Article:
The cruel hand of fate catches up with Ruth when Mr. Bradshaw decides to enter politics by supporting a certain Mr. Donne in the upcoming elections. When Ruth meets him for the first time, Mr. Donne turns out to be the feckless lover that abandoned her six years ago. As events start to unfold and the lie begins to unravel, the safe haven that Ruth has built around her and her son comes crashing down, with morally disturbing consequences to all around her.
When I was reading this novel, echoes of Samuel Richardson’s Clarissa and Thomas Hardy’s Tess of the D’Urbervilles kept coming to mind. Like the heroines of those two novels, Ruth is painted as an innocent, pure as snow, who, by one naïve decision, becomes the victim of an unscrupulous man, leading to negative repercussions for the rest of her life. But she bears all the hardships with saintly forbearance. I have never been able to sympathize with such types of heroines. Their outward passivity just makes me want to throttle them. Perhaps Gaskell chose this strategy to head off criticisms for her heroine and the overt topics of sexuality and promiscuity, certainly a bold choice in that era; but by the same token, it also made Ruth unreal to me. Is any woman ever that saintly? I do find that Gaskell examines the central themes of the end-justifying-the-means, true faith, and forgiveness very sincerely, with deeply felt moral convictions, but oftentimes, the elements of religiosity become a little too overt for my taste. What I did like were glimpses of Gaskell’s adept hand at descriptive passages of the outside world that clearly mirror the inner world of the character, a technique she perfected by North and South. One such passage is this, as Ruth grapples with the confusion she feels upon discovering that Mr. Donne is her former faithless lover:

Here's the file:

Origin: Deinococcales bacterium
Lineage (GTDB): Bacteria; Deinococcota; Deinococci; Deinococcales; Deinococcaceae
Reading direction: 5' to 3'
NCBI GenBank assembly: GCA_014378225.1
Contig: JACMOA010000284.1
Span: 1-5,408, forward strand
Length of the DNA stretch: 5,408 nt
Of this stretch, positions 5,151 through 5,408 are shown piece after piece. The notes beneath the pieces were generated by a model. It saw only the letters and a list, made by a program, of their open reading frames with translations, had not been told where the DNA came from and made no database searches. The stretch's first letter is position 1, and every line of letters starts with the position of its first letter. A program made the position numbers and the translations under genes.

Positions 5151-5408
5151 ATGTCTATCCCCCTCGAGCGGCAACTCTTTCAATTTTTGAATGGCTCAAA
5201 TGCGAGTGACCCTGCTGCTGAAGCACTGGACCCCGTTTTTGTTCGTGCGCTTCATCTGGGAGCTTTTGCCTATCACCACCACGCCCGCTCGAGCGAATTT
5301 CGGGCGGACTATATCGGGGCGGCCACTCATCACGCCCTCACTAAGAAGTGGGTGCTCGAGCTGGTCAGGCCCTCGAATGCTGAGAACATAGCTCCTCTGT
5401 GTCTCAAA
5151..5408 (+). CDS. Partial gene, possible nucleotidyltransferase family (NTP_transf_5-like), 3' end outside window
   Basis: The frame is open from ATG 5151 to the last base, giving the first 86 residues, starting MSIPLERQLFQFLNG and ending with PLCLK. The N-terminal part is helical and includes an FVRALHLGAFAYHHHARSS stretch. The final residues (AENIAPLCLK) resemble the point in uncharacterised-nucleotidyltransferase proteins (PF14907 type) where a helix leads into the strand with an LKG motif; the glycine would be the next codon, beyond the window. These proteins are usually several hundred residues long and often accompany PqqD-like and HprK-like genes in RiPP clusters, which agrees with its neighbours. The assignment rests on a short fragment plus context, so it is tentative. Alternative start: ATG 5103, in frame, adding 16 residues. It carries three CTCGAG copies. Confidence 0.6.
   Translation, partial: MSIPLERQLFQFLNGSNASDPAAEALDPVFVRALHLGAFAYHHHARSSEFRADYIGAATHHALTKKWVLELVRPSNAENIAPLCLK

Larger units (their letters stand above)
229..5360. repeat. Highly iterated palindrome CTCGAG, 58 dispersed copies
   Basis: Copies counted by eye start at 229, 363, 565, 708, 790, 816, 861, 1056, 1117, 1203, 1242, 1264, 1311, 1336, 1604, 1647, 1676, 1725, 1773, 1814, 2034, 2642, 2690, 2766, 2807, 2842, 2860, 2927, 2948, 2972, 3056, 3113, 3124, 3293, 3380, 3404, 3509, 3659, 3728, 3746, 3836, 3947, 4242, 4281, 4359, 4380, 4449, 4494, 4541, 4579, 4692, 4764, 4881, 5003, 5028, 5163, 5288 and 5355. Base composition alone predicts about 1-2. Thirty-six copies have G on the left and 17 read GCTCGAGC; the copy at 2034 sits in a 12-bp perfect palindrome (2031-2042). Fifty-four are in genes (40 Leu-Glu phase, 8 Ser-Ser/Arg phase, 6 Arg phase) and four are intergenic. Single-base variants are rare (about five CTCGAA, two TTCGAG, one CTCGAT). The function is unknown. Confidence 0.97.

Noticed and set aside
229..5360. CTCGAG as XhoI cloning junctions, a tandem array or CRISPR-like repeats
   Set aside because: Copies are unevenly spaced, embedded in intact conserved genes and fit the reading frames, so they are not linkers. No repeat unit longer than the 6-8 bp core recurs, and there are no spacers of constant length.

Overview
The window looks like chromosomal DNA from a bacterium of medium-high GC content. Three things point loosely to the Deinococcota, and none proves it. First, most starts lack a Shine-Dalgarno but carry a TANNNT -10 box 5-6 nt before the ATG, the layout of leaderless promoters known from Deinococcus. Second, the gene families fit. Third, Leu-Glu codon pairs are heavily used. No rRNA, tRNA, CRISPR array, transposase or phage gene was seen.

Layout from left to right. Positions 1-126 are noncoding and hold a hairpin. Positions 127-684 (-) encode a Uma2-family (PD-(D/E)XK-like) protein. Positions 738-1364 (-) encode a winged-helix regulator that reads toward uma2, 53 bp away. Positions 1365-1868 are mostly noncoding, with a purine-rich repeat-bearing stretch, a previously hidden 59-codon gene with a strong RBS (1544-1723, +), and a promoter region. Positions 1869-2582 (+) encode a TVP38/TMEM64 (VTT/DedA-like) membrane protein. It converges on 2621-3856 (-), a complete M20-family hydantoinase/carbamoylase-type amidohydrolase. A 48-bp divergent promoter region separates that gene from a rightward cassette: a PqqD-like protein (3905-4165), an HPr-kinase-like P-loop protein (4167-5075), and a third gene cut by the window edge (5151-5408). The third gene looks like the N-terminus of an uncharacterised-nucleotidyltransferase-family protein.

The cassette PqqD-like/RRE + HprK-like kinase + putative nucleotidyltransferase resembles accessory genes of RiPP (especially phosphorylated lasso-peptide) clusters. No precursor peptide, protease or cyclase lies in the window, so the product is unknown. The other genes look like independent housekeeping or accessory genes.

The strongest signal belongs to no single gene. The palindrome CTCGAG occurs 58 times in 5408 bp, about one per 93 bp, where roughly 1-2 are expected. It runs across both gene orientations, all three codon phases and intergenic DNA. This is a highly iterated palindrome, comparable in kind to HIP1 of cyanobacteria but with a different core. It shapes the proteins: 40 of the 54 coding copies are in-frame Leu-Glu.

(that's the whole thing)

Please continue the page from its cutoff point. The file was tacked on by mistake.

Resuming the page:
She threw her body half out of the window into the cold night air. The wind was rising, and came in great gusts. The rain beat down on her. It did her good. A still, calm night would not have soothed her as this did. The wild tattered clouds, hurrying past the moon, gave her a foolish kind of pleasure that almost made her smile a vacant smile. (Chapter 23)
Admittedly, it is a tad melodramatic. Perhaps this shows why Gaskell and Charlotte Brontë were such good friends, but Gaskell truly makes us feel the keenness of Ruth’s oppression. With the exception of the character of Sally, the Benson’s housekeeper (and the forerunner to Dixon’s character in North and South), who offers comic relief that comes too few and far between, the unrelenting doom-and-gloom tone of the novel makes the plot move at a plodding pace. Awkward transitional passages and the contrived reappearance of the anti-hero betray Gaskell’s relatively inexperienced hand. It is only in the final 100 pages of the novel that the plot really starts to pick up and the flawed characters start to redeem themselves – a case of too little, too late. Although the conclusion of the novel is not a surprise to most readers, plowing through this novel is like being unable to turn away from witnessing a train wreck. One early critic expressed that Ruth was ‘not a book for young people, unless read with somebody older’. I would attach a simpler warning: Ruth is ‘not a book for suicidal people’.
Follow this link to the next stop on the Elizabeth Gaskell Bicentenary Celebration Blog Tour a book review of the North and South by Laurel Ann of Austenprose
© 2007 – 2010 Regency Romantic, Austenprose